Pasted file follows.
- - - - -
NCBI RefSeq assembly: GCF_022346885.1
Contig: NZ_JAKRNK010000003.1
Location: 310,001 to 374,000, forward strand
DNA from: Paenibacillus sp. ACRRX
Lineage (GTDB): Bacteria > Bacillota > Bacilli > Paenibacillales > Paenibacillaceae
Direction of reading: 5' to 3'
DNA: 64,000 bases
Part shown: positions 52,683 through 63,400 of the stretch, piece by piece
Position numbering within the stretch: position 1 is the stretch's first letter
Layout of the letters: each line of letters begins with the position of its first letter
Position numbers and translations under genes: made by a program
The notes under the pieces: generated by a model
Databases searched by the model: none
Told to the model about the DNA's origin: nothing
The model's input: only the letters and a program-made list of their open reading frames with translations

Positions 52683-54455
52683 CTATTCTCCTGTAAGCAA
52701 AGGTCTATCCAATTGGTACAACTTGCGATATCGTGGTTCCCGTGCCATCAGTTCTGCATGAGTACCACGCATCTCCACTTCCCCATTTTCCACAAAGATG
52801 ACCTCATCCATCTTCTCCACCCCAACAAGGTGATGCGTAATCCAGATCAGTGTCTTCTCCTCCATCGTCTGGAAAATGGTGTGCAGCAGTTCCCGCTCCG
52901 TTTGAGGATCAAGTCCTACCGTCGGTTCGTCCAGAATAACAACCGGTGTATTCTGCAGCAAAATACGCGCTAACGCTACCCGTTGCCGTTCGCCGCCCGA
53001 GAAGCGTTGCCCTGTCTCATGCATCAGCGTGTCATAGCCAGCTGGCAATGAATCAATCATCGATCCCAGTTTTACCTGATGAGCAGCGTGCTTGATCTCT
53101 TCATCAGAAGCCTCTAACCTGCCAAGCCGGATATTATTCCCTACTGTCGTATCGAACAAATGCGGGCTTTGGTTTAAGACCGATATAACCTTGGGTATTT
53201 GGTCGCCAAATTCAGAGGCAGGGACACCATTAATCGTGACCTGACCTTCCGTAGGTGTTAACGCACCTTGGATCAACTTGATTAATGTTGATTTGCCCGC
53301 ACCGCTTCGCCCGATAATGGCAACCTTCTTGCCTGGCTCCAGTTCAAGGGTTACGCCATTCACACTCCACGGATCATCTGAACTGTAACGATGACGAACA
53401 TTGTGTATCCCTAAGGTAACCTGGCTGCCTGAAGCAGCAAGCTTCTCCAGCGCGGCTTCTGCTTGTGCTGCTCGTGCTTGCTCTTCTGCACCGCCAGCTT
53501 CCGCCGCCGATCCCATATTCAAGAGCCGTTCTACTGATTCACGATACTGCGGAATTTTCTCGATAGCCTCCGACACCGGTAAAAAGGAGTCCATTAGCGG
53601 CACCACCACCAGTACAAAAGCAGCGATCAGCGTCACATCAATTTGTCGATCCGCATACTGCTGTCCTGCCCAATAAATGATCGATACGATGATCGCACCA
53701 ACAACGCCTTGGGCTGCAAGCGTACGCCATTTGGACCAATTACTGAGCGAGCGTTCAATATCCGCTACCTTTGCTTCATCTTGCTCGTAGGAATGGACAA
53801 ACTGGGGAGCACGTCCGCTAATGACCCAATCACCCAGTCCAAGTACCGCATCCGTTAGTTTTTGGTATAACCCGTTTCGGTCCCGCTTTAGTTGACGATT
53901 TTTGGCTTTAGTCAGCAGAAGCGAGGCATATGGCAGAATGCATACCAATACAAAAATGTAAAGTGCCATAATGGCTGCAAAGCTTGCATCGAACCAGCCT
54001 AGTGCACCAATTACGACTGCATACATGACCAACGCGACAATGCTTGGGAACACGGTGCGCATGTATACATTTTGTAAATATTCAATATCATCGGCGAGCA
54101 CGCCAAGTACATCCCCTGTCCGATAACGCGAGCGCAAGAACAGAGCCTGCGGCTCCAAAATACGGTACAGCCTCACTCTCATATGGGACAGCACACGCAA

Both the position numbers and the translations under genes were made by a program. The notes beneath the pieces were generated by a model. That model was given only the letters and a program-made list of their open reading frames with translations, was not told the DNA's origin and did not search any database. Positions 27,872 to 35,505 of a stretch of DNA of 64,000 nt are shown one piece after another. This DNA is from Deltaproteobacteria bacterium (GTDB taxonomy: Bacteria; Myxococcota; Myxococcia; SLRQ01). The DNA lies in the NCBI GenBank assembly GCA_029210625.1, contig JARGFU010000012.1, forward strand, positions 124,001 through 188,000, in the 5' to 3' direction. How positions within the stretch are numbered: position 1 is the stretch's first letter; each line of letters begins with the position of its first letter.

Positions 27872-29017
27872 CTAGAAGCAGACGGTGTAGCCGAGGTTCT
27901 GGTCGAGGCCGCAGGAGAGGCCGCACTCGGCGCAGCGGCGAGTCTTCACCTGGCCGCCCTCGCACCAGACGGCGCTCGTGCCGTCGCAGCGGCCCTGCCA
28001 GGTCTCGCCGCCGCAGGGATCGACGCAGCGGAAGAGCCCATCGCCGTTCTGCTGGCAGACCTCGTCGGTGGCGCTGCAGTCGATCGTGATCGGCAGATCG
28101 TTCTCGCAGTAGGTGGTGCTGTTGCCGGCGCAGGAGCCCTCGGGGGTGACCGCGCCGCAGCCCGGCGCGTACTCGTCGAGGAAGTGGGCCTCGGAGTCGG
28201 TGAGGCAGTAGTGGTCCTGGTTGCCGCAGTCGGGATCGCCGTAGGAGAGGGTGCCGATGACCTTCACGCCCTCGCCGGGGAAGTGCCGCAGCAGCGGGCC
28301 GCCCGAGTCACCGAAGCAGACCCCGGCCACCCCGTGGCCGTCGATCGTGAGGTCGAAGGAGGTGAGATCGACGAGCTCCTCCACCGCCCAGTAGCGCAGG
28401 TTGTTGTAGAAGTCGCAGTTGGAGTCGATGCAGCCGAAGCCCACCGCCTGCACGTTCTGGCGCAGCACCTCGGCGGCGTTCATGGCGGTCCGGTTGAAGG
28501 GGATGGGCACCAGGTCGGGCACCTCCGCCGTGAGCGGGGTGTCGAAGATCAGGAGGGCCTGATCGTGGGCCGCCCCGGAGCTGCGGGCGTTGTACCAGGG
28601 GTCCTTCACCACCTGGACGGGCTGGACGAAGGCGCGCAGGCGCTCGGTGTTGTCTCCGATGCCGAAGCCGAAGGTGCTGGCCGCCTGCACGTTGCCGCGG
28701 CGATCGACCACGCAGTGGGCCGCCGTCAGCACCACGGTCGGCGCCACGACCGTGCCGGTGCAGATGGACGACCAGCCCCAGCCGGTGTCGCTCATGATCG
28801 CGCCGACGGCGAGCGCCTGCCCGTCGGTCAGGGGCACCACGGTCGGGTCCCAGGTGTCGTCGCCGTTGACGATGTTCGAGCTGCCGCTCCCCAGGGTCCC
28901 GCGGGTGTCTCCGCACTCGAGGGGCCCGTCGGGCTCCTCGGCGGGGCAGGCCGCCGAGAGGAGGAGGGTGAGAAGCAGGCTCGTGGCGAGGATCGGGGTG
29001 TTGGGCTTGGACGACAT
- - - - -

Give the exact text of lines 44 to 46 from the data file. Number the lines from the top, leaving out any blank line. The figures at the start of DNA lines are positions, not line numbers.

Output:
28701 CGATCGACCACGCAGTGGGCCGCCGTCAGCACCACGGTCGGCGCCACGACCGTGCCGGTGCAGATGGACGACCAGCCCCAGCCGGTGTCGCTCATGATCG
28801 CGCCGACGGCGAGCGCCTGCCCGTCGGTCAGGGGCACCACGGTCGGGTCCCAGGTGTCGTCGCCGTTGACGATGTTCGAGCTGCCGCTCCCCAGGGTCCC
28901 GCGGGTGTCTCCGCACTCGAGGGGCCCGTCGGGCTCCTCGGCGGGGCAGGCCGCCGAGAGGAGGAGGGTGAGAAGCAGGCTCGTGGCGAGGATCGGGGTG